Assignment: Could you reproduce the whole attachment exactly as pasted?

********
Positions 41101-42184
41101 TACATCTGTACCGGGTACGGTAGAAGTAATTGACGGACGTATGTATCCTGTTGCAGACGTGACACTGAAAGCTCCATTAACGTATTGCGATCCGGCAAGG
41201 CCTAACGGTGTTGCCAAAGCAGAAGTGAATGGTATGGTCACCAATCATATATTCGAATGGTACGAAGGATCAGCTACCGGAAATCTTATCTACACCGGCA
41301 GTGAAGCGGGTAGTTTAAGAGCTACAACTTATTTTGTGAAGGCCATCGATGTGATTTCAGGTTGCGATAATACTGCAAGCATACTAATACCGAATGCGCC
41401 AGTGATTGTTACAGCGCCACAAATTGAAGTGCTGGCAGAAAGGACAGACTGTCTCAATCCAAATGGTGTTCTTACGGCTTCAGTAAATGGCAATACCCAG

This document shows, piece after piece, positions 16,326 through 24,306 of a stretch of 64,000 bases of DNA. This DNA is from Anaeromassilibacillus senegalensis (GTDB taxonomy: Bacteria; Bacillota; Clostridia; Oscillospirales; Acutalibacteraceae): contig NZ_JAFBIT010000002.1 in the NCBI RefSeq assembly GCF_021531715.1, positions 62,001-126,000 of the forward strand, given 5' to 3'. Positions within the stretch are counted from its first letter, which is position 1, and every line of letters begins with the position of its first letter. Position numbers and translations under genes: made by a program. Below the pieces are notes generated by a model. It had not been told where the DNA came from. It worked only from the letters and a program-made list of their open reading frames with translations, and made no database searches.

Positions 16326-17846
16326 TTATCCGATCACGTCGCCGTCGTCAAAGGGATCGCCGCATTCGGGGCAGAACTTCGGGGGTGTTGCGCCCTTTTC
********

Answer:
Positions 41101-42184
41101 TACATCTGTACCGGGTACGGTAGAAGTAATTGACGGACGTATGTATCCTGTTGCAGACGTGACACTGAAAGCTCCATTAACGTATTGCGATCCGGCAAGG
41201 CCTAACGGTGTTGCCAAAGCAGAAGTGAATGGTATGGTCACCAATCATATATTCGAATGGTACGAAGGATCAGCTACCGGAAATCTTATCTACACCGGCA
41301 GTGAAGCGGGTAGTTTAAGAGCTACAACTTATTTTGTGAAGGCCATCGATGTGATTTCAGGTTGCGATAATACTGCAAGCATACTAATACCGAATGCGCC
41401 AGTGATTGTTACAGCGCCACAAATTGAAGTGCTGGCAGAAAGGACAGACTGTCTCAATCCAAATGGTGTTCTTACGGCTTCAGTAAATGGCAATACCCAG

This document shows, piece after piece, positions 16,326 through 24,306 of a stretch of 64,000 bases of DNA. This DNA is from Anaeromassilibacillus senegalensis (GTDB taxonomy: Bacteria; Bacillota; Clostridia; Oscillospirales; Acutalibacteraceae): contig NZ_JAFBIT010000002.1 in the NCBI RefSeq assembly GCF_021531715.1, positions 62,001-126,000 of the forward strand, given 5' to 3'. Positions within the stretch are counted from its first letter, which is position 1, and every line of letters begins with the position of its first letter. Position numbers and translations under genes: made by a program. Below the pieces are notes generated by a model. It had not been told where the DNA came from. It worked only from the letters and a program-made list of their open reading frames with translations, and made no database searches.

Positions 16326-17846
16326 TTATCCGATCACGTCGCCGTCGTCAAAGGGATCGCCGCATTCGGGGCAGAACTTCGGGGGTGTTGCGCCCTTTTC